Hundreds, probably thousands, of musicians have crisscrossed the county in Ford Econoline vans. It’s their vehicle of choice. Roomy enough for guitars, drum kits. Wheelchairs, even.

Gaelynn Lea’s husband is driving, she’s talking on the phone, doing the interview. Some miles ahead is Portland, Maine. By Saturday their 2002 Econoline will be in Rochester, for Lea’s 9 p.m. show that night at Iron Smoke Distillery in Fairport. One of more than 250 concerts she’s played in the past two years, shows in bars, and The Kennedy Center. Speaking engagements on behalf of disability rights. A challenging schedule for anyone, but Lea has to be especially cautious. “This bone disease,” she says, “you can be going along fine, and then you just break a bunch of bones.”

Lea’s music career exploded with NPR’s Tiny Desk Concert. It’s a series of video performances that since 2008 have been recorded at the desk of Bob Boilen, the host of NPR’s All Songs Considered. The Tiny Desk Concerts are one of those hip gigs. Wilco’s Jeff Tweedy, Dave Matthews and the cellist Yo-Yo Ma have all done it. And in late 2014, Boilen opened it up to amateur musicians as well, inviting them to submit videos to be judged by a knowledgeable jury that has included Phish’s Trey Anastasio and The Black Keys’ Dan Auerbach.

The second contest was in 2016. More than 6,000 bands and musicians sent their videos to Boilen’s desk. Lea’s was in that pile. What chance did she think she had?

“Zero,” she says.

Lea won.

So now it’s a Tiny Desk weekend in Rochester. Friday at Three Heads Brewing, the Rochester performers Susanna Rose, Seth Faergolzia & Friends and The Mighty High & Dry help WXXI-AM (11370) and WRUR-FM (88.5) celebrate the series, starting at 7 p.m. Then it’s Lea Saturday at Iron Smoke.

Lea won over the judges with “Someday We’ll Linger in the Sun,” a song she wrote and sang in a plaintive, almost unearthly yet beautiful voice capable of, as Auerbach put it, “absolutely obliterating your heart.” And it’s the violin as well. Lea is classically trained, but put it to work in The Murder of Crows, an ethereally folky side project of Alan Sparhawk of the indie-rock band Low. Like Lea, Sparhawk is from Duluth, Minnesota. As is the acclaimed roots folkie Charlie Parr, who has also called on Lea’s violin.

The violin. Lea had to work that out on her own. She was born with osteogenesis imperfecta, a genetic condition affecting the development of her bones and limbs. Lea has been in a wheelchair since she was 2 years old. She was enchanted by the violin at an early age, but to play it had to learn how to hold the instrument differently, like you would hold a cello.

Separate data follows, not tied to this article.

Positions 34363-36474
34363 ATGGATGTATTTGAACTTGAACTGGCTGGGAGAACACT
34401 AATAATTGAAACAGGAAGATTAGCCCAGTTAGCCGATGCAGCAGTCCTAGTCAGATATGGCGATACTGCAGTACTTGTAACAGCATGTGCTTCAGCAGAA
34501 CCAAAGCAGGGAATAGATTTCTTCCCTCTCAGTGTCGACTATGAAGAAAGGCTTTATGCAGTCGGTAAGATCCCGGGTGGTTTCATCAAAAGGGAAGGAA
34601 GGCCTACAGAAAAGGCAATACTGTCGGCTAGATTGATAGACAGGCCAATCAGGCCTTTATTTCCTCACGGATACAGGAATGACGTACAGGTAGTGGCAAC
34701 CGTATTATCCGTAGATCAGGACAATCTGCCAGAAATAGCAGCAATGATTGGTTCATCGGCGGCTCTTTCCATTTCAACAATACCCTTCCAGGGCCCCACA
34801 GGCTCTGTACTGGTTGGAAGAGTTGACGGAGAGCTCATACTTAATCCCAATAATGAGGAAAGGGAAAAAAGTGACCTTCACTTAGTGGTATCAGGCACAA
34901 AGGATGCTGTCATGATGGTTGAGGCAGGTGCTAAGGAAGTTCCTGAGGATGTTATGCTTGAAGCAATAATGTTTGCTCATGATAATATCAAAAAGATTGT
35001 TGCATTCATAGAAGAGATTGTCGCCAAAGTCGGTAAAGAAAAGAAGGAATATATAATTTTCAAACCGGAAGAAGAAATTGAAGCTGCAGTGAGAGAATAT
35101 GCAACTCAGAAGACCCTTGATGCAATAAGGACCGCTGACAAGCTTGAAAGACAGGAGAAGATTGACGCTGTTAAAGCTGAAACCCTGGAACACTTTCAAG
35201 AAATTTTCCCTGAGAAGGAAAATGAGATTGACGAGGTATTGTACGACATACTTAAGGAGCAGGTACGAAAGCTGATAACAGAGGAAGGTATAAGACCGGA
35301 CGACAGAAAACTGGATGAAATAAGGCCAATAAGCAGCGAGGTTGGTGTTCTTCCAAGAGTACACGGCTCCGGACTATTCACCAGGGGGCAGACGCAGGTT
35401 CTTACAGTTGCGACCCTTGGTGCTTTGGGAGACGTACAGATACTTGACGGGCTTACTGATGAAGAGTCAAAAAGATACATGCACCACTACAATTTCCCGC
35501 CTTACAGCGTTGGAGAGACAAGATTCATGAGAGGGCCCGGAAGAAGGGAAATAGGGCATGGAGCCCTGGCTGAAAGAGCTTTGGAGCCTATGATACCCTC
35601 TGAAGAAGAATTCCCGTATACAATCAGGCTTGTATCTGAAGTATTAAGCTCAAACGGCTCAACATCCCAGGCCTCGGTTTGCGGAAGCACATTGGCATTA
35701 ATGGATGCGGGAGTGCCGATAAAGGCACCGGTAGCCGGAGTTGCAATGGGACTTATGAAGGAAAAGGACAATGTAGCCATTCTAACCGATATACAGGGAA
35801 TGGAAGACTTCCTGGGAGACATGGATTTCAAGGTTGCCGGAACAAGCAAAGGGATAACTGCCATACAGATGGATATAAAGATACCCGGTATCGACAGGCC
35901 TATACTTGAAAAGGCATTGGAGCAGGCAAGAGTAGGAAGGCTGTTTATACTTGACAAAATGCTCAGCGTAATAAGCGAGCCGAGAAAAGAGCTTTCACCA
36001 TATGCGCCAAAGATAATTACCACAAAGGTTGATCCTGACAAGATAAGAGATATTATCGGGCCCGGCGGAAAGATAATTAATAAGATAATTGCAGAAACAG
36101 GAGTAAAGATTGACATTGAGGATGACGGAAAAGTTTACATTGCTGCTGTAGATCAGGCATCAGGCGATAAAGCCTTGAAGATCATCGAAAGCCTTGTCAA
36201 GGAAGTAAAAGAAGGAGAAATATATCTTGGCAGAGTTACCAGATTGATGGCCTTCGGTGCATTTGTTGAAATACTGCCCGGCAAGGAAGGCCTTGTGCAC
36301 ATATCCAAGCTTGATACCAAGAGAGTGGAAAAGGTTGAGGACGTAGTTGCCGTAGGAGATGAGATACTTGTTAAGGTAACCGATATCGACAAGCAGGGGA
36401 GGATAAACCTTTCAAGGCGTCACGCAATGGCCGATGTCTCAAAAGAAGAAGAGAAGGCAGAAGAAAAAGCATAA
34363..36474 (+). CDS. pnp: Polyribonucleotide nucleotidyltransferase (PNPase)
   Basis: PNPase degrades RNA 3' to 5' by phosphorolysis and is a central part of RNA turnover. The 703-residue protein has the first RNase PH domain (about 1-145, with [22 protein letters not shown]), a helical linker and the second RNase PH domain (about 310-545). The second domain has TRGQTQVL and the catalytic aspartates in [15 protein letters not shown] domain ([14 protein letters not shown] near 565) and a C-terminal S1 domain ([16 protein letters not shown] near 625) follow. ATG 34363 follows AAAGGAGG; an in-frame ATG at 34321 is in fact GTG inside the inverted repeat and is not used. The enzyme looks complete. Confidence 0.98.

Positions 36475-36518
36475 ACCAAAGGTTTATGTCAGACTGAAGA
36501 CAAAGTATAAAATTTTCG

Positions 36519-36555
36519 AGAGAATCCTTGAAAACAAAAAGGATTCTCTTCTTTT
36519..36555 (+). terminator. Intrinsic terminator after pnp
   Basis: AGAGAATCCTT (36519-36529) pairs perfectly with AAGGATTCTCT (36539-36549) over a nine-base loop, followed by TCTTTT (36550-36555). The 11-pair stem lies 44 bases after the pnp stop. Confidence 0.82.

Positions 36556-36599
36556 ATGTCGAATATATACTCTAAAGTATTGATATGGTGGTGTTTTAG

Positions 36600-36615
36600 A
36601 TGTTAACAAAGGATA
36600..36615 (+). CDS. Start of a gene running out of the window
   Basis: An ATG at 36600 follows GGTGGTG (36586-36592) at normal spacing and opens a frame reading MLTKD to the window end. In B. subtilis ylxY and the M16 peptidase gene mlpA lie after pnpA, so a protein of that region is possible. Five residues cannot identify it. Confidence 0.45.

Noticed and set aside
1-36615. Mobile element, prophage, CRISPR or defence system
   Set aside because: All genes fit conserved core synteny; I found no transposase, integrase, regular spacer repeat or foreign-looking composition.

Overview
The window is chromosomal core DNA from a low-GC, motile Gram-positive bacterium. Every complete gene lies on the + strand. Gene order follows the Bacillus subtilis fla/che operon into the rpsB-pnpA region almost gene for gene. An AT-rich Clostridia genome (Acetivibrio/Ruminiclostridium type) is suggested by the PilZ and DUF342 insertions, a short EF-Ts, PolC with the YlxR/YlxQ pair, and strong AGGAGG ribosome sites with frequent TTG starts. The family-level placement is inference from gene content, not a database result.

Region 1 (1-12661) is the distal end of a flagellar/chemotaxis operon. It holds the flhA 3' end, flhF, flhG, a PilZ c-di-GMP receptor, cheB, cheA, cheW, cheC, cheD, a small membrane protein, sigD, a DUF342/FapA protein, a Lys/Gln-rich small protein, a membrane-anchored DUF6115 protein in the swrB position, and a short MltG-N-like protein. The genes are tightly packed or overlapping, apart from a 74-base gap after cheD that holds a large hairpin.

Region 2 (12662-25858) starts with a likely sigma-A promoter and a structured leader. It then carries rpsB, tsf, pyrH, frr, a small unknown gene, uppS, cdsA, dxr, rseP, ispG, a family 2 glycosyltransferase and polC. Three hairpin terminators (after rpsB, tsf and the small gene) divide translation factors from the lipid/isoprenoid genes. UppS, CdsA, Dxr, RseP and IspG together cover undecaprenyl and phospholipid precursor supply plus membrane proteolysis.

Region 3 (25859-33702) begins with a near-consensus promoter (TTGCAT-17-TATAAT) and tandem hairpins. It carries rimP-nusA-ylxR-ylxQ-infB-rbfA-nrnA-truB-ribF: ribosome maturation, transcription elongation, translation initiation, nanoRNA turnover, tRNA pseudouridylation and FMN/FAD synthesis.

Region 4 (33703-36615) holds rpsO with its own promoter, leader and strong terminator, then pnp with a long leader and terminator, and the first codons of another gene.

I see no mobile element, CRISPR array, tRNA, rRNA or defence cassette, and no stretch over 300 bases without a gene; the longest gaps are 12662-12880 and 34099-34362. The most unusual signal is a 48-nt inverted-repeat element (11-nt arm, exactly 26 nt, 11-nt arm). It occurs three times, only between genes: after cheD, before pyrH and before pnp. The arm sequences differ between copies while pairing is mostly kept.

It was Sparhawk, Lea says, who introduced her to the technology that moved her music to the front of the stage. The looping pedal. With it, Lea could digitally record a violin line, maybe a few notes, and replay it. Backing herself, freeing herself to do other things. Add more violin on top of the loop, pluck the strings, sing. “It’s having the ability to think of the violin as a centerpiece rather than an accent piece,” she says.

And by 2011, Lea was writing her own songs. Music, she says, “Exploring the concept of how life is short and terrible and beautiful all at the same time.”

Yes, life is short. But what if you get another shot at it, a do-over? Lea has a song about reincarnation, “Bound by a Thread.” And yes she says, she believes there may be something to reincarnation, she believes in it. “I personally do,” she says, yet speaks of it as almost more of a life philosophy than a physical reality. “I think it’s a really good way to look at the world. It creates this compulsion to grow into a better version of yourself.”

And is there something else to her hopes for reincarnation? That the next time around, she might come back with a body that doesn’t break so easily? No, not really. That doesn’t fall in line with her belief that what we have in life isn’t what defines us, because we’re working toward a place where everyone, even those with brittle bones, is equal.

It’s a difficult battle. “There was a little period, I think, when I was working in a disability rights program, where everywhere I looked it, it seemed like I saw parts where we were behind,” she says.

“I have a lot of thoughts about disability, and what’s not happening in the general population yet. It’s not positive, it’s not a really negative thing. Think about 100 years ago, when disability and sexuality and all of these things that were kept hidden.

“I think it’s a cool era to be in now. We’re shifting into a cool place.”

We’re shifting, yes. But it’s always gonna be something.

“You have the balance of the positive and the negative,” Lea says, and she brings up meditation. “You’re not going to be on point all the time. You have to focus on what’s going right and not on the down things.”

People help. “There were so many people I met on the internet,” she says. “And now on tour, I’m meeting them in real life.”

Of course, not all people help, whether we’re talking internet or real life. “Sometimes I go disengaged for a couple of days on the internet,” Lea admits. “I block Trump for a couple of days. It’s a good feeling. You should think about it.”

And not unexpectedly, there’s more than reincarnation, working on behalf of disability rights, meditation or blocking Trump tweets that makes the road a little smoother for Lea and her aging Econoline. “I’m not thinking about what’s wrong in the world,” she says, “when I’m playing music.”

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